Five Largemouth Bass Fishing Tips

Hey there, kayak bass fishing anglers. I will check out a target species as I discuss my five Largemouth Bass Fishing Tips to gulp down this year. Largemouth Bass is a fantastic, aggressive fighting fish that is fun to catch.

They can, however, often be elusive as well. My tips will help you get them onto the hook and into your net!

Largemouth Bass

Largemouth Bass are aggressive, carnivorous freshwater gamefish native to the eastern and central United States, southeastern Canada, and northern Mexico. They are an extremely popular sport fish due to their penchant for striking at bait and lures alike and will put up a great fight when caught – often jumping out of the water as they are reeled in.

Their name comes from their large mouths extending to the rear edge of their eyes. Although they can certainly be taken home for lunch, they do not have a great reputation as table fish, with most anglers choosing to enjoy the catch-and-release program.

My experience

However, based on my experience and research, the Five Largemouth Bass Fishing Tips I will run through below may help you.

Bass Like Cover 

My first tip here is to figure out where the bass like to be. Largemouth Bass live predominately in lakes and rivers where there is generally a lot of structure, such as rocks, ledges, trees, and bridges. This is where they like to hang out. There are always exceptions, but you must cast your lures or bait into these structures to land your catch.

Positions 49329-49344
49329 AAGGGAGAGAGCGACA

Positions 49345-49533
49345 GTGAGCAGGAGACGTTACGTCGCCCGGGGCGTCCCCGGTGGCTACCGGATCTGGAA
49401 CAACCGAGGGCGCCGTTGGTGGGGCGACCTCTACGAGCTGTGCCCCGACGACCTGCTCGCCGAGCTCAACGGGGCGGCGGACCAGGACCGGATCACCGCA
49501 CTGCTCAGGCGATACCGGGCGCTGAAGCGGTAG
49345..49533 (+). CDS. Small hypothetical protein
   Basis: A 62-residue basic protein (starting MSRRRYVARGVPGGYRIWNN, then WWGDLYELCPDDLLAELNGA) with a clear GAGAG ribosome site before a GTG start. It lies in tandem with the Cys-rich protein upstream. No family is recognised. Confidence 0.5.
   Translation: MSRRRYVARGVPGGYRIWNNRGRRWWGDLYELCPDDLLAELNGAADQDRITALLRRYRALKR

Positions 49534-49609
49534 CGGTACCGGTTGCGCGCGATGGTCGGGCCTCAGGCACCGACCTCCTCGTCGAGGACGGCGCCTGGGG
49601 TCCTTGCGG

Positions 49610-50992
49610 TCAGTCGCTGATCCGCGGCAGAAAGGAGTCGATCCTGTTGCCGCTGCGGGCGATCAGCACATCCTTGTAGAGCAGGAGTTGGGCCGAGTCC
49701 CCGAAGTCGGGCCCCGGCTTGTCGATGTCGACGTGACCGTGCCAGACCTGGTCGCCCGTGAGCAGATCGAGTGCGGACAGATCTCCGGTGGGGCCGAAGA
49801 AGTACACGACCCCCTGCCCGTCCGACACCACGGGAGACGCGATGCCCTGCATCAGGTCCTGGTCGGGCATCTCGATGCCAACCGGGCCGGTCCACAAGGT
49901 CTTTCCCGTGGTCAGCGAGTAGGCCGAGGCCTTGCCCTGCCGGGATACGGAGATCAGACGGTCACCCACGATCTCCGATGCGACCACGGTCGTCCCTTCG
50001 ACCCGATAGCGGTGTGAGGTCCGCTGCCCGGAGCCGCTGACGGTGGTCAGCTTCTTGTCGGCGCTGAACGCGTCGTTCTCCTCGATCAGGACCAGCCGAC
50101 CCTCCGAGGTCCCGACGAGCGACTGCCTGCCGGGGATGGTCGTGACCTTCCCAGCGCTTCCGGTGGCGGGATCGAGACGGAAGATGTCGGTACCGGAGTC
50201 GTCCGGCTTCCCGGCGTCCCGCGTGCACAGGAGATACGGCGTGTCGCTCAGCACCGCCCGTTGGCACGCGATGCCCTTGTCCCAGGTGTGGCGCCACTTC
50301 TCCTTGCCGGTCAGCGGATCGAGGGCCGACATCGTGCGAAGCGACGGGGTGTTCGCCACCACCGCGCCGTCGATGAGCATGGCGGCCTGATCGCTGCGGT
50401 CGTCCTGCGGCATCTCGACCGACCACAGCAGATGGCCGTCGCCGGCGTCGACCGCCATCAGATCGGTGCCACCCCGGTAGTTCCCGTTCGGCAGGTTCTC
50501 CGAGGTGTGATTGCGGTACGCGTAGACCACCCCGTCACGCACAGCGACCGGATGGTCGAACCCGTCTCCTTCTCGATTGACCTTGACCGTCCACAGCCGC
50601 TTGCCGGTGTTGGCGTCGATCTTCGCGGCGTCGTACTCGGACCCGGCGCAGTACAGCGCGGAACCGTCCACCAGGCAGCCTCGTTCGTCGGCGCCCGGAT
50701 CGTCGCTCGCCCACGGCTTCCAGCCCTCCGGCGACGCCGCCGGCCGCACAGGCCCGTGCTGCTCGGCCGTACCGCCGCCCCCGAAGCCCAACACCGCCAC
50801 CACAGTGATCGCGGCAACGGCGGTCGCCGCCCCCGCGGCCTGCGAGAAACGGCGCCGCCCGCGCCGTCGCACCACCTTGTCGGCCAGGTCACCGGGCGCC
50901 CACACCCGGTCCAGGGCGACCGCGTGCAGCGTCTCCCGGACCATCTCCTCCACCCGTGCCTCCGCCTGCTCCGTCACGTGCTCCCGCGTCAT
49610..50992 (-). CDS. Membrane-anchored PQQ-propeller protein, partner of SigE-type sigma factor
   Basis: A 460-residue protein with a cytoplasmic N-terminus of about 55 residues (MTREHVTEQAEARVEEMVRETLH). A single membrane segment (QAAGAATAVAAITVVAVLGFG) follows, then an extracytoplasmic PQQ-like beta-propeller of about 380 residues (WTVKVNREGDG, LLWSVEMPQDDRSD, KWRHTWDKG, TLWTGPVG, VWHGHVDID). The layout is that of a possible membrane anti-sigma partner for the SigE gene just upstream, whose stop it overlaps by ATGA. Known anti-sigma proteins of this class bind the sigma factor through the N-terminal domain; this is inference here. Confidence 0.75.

The good news is that these structures will often be located close to the bank, so you can catch them from the bank without needing a kayak. Prepare to get snagged a bit on the other side of the fence.

Especially if you are using lures that are not weedless.

Research Your Fishing Grounds

This one is a tip for all types of fishing but especially important for bass, where the water temperature can play a large part in their feeding habits. You can move on to the next tip if you fish in the same spot every time.

Lake research

However, if not, it probably goes without saying that what works in one spot may not work in another. If you are bass fishing somewhere new, then consider the following: